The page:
Assignments:

  1. Create a directory named “my_files” and navigate into it.
    Answer: mkdir my_files (to create the directory) and cd my_files (to navigate into it).
  2. Create a file named “my_text.txt” and write some text into it.
    Answer: touch my_text.txt (to create the file) and nano my_text.txt (to open the file in the nano text editor and write the text).
  3. List all the files and directories in the current directory.
    Answer: ls (to list files and directories).
  4. Rename the file “my_text.txt” to “new_text.txt”.
    Answer: mv my_text.txt new_text.txt (to rename the file).
  5. Delete the directory “my_files” and all its contents.
    Answer: rm -r my_files (to remove the directory and its contents).

Day 2: Working with Files and Permissions

Topics:

  1. File manipulation commands
    Explanation: Explore more file manipulation commands such as head (display the beginning of a file), tail (display the end of a file), and wc (word count).
  2. File permissions and access modes
    Explanation: Understand the three levels of file permissions (owner, group, others) and how to set permissions using symbolic notation (rwx) and numeric notation (777).
  3. Changing file ownership and group
    Explanation: Learn how to change the owner and group of a file using the chown and chgrp commands.
  4. File compression and archiving
    Explanation: Discover commands like tar (archive files) and gzip (compress files) to manage large file collections efficiently.
  5. File searching and filtering
    Explanation: Learn about commands like find (search for files and directories) and grep (search for text patterns in files).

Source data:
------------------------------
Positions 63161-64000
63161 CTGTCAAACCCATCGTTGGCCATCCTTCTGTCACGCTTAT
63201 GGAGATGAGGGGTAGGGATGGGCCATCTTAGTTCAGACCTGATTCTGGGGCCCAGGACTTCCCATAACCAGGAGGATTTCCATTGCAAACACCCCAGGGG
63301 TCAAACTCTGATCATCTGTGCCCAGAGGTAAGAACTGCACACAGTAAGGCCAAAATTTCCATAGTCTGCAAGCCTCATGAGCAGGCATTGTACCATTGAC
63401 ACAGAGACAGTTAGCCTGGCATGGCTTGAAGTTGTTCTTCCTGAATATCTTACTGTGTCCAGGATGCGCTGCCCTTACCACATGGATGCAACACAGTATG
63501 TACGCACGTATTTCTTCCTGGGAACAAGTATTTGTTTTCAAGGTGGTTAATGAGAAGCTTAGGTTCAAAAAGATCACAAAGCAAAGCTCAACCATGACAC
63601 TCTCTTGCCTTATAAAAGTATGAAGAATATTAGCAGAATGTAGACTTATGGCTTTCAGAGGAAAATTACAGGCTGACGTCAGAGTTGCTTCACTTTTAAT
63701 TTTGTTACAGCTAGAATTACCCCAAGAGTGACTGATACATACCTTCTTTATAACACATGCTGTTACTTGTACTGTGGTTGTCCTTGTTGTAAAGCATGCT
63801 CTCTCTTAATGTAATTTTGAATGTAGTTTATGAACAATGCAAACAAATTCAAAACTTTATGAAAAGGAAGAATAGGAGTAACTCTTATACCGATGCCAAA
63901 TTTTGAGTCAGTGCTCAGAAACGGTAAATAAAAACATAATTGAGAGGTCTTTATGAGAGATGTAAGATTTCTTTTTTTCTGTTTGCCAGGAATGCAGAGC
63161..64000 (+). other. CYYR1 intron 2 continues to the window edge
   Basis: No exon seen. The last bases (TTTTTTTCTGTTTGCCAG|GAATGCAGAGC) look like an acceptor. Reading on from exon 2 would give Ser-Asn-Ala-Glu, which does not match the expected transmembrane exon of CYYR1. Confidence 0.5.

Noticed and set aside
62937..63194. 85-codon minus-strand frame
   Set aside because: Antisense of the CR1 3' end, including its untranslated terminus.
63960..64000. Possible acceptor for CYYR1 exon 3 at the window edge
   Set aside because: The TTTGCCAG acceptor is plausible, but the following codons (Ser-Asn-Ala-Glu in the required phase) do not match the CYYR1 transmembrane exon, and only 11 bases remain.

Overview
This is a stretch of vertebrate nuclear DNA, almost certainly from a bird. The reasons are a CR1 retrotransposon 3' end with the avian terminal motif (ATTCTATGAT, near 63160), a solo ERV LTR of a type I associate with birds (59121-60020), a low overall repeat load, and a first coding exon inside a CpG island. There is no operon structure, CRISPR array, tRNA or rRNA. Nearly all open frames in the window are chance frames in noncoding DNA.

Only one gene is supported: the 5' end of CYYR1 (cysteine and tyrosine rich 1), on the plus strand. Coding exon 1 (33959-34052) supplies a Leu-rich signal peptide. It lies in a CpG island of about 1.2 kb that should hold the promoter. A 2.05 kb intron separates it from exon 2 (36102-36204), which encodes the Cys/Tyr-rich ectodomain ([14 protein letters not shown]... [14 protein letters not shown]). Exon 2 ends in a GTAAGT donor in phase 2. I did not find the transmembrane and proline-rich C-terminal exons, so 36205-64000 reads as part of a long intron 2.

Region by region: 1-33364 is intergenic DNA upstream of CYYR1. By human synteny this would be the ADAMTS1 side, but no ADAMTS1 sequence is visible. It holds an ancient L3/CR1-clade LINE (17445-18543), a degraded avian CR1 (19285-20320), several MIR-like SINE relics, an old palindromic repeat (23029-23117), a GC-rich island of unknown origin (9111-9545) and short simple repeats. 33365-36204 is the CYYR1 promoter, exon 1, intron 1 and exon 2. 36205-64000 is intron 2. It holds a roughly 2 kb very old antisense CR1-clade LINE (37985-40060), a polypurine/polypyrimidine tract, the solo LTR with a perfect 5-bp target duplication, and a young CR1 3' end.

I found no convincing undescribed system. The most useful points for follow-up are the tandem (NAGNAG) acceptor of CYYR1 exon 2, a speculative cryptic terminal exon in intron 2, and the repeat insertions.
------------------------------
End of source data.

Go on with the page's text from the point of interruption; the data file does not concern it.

Assignments:

  1. Create a file named “sample.txt” and write some content into it.
    Answer: touch sample.txt (to create the file) and nano sample.txt (to open the file in the nano text editor and write the content).
  2. Display the first 5 lines of the file “sample.txt”.
    Answer: head -n 5 sample.txt (to display the first 5 lines).
  3. Set the file permissions of “sample.txt” to read and write for the owner only.
    Answer: chmod 600 sample.txt (to set the permissions).
  4. Change the owner of “sample.txt

” to a different user.
Answer: chown username sample.txt (to change the owner to the specified username).

  1. Archive the file “sample.txt” and compress it into a single file.
    Answer: tar -czvf sample.tar.gz sample.txt (to create the archive and compress it).

Day 3: Introduction to Vim Editor

Topics:

  1. Introduction to Vim
    Explanation: Understand the basics of the Vim editor, including its modes (Normal, Insert, Visual), navigation, and command execution.
  2. Opening and saving files
    Explanation: Learn how to open files in Vim, make changes, and save them using commands like :e (open), :w (save), and :q (quit).